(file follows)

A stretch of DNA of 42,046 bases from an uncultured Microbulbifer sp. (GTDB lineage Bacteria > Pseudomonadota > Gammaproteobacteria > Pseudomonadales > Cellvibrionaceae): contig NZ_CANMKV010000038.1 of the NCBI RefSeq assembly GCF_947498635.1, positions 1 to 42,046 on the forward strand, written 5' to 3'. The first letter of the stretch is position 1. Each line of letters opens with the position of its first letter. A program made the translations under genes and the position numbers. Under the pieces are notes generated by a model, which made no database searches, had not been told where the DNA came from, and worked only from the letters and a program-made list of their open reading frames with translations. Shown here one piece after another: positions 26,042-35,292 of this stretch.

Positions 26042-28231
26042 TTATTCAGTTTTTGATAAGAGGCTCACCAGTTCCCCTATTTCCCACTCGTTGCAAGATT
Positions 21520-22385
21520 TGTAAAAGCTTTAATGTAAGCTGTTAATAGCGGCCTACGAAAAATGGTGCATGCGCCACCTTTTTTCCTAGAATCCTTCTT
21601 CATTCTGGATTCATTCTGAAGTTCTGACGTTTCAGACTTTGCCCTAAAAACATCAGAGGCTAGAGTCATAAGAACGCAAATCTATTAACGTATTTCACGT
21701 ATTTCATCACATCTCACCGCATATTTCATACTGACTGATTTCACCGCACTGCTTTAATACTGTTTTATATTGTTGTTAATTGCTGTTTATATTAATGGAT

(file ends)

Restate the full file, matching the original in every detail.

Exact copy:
A stretch of DNA of 42,046 bases from an uncultured Microbulbifer sp. (GTDB lineage Bacteria > Pseudomonadota > Gammaproteobacteria > Pseudomonadales > Cellvibrionaceae): contig NZ_CANMKV010000038.1 of the NCBI RefSeq assembly GCF_947498635.1, positions 1 to 42,046 on the forward strand, written 5' to 3'. The first letter of the stretch is position 1. Each line of letters opens with the position of its first letter. A program made the translations under genes and the position numbers. Under the pieces are notes generated by a model, which made no database searches, had not been told where the DNA came from, and worked only from the letters and a program-made list of their open reading frames with translations. Shown here one piece after another: positions 26,042-35,292 of this stretch.

Positions 26042-28231
26042 TTATTCAGTTTTTGATAAGAGGCTCACCAGTTCCCCTATTTCCCACTCGTTGCAAGATT
Positions 21520-22385
21520 TGTAAAAGCTTTAATGTAAGCTGTTAATAGCGGCCTACGAAAAATGGTGCATGCGCCACCTTTTTTCCTAGAATCCTTCTT
21601 CATTCTGGATTCATTCTGAAGTTCTGACGTTTCAGACTTTGCCCTAAAAACATCAGAGGCTAGAGTCATAAGAACGCAAATCTATTAACGTATTTCACGT
21701 ATTTCATCACATCTCACCGCATATTTCATACTGACTGATTTCACCGCACTGCTTTAATACTGTTTTATATTGTTGTTAATTGCTGTTTATATTAATGGAT